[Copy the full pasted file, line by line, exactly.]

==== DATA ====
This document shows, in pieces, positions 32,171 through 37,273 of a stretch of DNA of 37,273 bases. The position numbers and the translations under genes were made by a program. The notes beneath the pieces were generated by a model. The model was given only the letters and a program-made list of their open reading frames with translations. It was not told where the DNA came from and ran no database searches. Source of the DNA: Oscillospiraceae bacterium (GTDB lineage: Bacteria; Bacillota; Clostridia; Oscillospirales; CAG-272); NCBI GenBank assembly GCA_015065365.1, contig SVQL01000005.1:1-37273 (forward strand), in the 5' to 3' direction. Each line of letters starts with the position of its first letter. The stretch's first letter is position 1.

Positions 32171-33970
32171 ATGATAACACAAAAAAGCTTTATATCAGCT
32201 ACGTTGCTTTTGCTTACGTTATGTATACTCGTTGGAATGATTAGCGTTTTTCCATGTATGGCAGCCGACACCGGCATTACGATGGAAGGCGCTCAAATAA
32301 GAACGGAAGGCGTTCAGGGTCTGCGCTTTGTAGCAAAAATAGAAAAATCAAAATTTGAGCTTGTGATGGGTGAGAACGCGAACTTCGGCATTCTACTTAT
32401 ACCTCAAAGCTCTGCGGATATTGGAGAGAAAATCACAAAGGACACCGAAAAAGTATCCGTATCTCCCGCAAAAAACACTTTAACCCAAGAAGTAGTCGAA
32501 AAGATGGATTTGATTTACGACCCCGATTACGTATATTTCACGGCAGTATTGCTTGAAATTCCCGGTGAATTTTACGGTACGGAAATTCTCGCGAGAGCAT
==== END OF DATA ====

This document shows, in pieces, positions 32,171 through 37,273 of a stretch of DNA of 37,273 bases. The position numbers and the translations under genes were made by a program. The notes beneath the pieces were generated by a model. The model was given only the letters and a program-made list of their open reading frames with translations. It was not told where the DNA came from and ran no database searches. Source of the DNA: Oscillospiraceae bacterium (GTDB lineage: Bacteria; Bacillota; Clostridia; Oscillospirales; CAG-272); NCBI GenBank assembly GCA_015065365.1, contig SVQL01000005.1:1-37273 (forward strand), in the 5' to 3' direction. Each line of letters starts with the position of its first letter. The stretch's first letter is position 1.

Positions 32171-33970
32171 ATGATAACACAAAAAAGCTTTATATCAGCT
32201 ACGTTGCTTTTGCTTACGTTATGTATACTCGTTGGAATGATTAGCGTTTTTCCATGTATGGCAGCCGACACCGGCATTACGATGGAAGGCGCTCAAATAA
32301 GAACGGAAGGCGTTCAGGGTCTGCGCTTTGTAGCAAAAATAGAAAAATCAAAATTTGAGCTTGTGATGGGTGAGAACGCGAACTTCGGCATTCTACTTAT
32401 ACCTCAAAGCTCTGCGGATATTGGAGAGAAAATCACAAAGGACACCGAAAAAGTATCCGTATCTCCCGCAAAAAACACTTTAACCCAAGAAGTAGTCGAA
32501 AAGATGGATTTGATTTACGACCCCGATTACGTATATTTCACGGCAGTATTGCTTGAAATTCCCGGTGAATTTTACGGTACGGAAATTCTCGCGAGAGCAT